A frequently asked question is, "What's the difference between an oven and a furnace?" The fact is that it's more than just terminology. There are significant differences in the construction, technology and function of ovens and furnaces. 



Traditionally, ovens operate under 540°C (1000°F) but today are rated to 760°C (1400ºF). Furnaces typically run up to 1100ºC (2000°F) or higher.



Ovens (unless supplied with a retort) operate in either an air atmosphere or an inert-gas atmosphere. Furnaces can operate in air, an inert atmosphere or a combustible atmosphere (e.g., hydrogen, exothermic or endothermic gas).



Ovens typically utilize a sheet-metal (18 or 20 gauge) interior and exterior. Insulation is mineral-wool-style, 75 mm (3 inches) thick at lower temperatures and 101 mm (4 inches) or 150 mm (6 inches) thick at temperatures above 260°C (500°F).

Furnaces, on the other hand, have a heavy steel-plate exterior, 5-13 mm (0.1875-0.5 inch) thick. Insulation is 200-305 mm (8-12 inches) thick and either ceramic blanket, ceramic modules or refractory brick. The thicker steel exterior shell helps maintain flatness and prevent buckling due to the higher temperature, especially in areas near through-metal such as the end openings and shell penetrations.


Heat Distribution

In ovens, a system of ductwork distributes heated air onto the load being processed (Fig. 1). The air is ducted to a separate heating chamber containing the recirculation fan and the heat source, such as a burner or heating elements. The heat source can also be steam or hot oil at temperatures below 150°C (300°F). The amount of circulated air is high in order to transfer the heat from the source to the load. The fan is interlocked with the control system so the burner or heaters shut down to prevent damage or fire in case of failure.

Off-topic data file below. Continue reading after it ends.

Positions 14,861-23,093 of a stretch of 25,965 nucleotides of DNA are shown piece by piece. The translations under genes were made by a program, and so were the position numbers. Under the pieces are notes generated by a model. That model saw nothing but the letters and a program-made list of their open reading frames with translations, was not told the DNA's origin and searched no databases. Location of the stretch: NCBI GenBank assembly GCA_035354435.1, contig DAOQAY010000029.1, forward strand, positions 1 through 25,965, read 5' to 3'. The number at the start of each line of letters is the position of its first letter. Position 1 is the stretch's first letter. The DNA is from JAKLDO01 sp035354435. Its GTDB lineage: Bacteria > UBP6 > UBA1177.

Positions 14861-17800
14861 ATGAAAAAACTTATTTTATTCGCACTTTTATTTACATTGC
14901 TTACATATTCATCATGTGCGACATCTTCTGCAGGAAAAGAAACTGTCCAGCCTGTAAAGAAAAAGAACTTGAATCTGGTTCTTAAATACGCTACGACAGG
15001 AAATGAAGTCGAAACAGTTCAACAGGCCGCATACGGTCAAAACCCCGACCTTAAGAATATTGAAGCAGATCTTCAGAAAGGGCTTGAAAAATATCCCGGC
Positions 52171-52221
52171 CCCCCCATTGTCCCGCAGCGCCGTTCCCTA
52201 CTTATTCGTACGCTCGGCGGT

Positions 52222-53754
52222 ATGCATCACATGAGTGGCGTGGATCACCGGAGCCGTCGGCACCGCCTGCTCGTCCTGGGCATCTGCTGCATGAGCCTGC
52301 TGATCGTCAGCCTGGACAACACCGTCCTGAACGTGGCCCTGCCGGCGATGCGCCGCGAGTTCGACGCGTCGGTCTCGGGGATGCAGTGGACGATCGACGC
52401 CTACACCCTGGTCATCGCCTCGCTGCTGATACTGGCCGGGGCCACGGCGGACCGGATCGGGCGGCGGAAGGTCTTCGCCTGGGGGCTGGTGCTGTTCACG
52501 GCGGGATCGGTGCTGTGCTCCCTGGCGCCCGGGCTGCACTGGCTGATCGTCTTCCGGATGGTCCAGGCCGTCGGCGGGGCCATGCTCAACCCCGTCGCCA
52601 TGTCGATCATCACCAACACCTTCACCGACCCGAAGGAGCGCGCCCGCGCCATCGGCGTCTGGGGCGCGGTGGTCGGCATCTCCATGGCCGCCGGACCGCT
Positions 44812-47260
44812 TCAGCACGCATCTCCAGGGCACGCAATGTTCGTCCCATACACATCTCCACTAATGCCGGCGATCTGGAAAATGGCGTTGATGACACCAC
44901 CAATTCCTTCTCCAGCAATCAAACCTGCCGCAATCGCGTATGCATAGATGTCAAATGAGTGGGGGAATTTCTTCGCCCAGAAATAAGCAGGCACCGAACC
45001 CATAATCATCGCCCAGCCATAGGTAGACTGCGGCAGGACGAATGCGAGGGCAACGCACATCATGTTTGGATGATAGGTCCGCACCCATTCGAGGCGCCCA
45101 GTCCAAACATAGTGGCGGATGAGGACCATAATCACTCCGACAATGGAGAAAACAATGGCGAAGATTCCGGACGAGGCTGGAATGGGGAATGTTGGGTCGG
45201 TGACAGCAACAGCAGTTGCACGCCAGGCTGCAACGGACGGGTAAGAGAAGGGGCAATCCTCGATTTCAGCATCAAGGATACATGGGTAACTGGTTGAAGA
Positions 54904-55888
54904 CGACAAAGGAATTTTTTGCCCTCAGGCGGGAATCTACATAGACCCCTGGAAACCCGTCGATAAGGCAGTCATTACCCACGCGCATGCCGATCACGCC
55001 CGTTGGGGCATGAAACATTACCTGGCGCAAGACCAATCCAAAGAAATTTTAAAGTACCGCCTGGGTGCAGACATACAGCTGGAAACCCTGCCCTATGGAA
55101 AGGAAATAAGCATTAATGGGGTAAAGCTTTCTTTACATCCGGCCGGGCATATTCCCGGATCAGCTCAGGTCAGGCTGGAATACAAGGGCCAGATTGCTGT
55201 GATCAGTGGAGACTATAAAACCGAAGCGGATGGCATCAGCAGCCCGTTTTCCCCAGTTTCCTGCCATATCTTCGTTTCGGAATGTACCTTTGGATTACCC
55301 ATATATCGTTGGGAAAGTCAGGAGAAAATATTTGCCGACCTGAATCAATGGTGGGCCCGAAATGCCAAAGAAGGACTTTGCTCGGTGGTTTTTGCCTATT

In furnaces, the heat is introduced directly into the heating chamber where the product resides (Fig. 2). In gas-fired furnaces, several burners fire above and below the load, which is elevated on high-temperature structural members called piers or furniture. In electric-heated furnaces, heating elements are mounted directly to the interior sidewalls and radiate heat onto the load. For gas-fired furnaces, the combustion fans are interlocked with the control system so the gas is shut off if they fail.

It is typical for a furnace to have several burners on each sidewall above and below the work and a heat input of 10,550,000 kJ/hour (10,000,000 BTU/hour) or more in comparison to ovens, which generally have a lower heat input. Furnace burners use high-velocity combustion fans that inject a large volume of excess air (greater than that required for the combustion process) to mix the burner heat with the internal furnace atmosphere and provide agitation to increase the heat transfer.



Both ovens and furnaces can provide excellent results in their respective applications and temperature ranges. Ovens perform better than furnaces at lower temperatures, where a greater volume of air is recirculated. Ovens excel at curing of paint and powder, plastic annealing, aluminum aging, composite curing, removing moisture, adhesive drying and many other low-temperature applications where the mass flow of air plays an important role.

Since air expands as the temperature increases, it becomes too light to effectively transfer heat at the higher temperatures at which furnaces operate. Most of the heat transfer in furnaces, therefore, occurs by radiation. Furnaces are very effective at tempering, annealing, carburizing, austempering and normalizing of forgings, castings, heavier parts with thick cross sections and dense baskets of parts.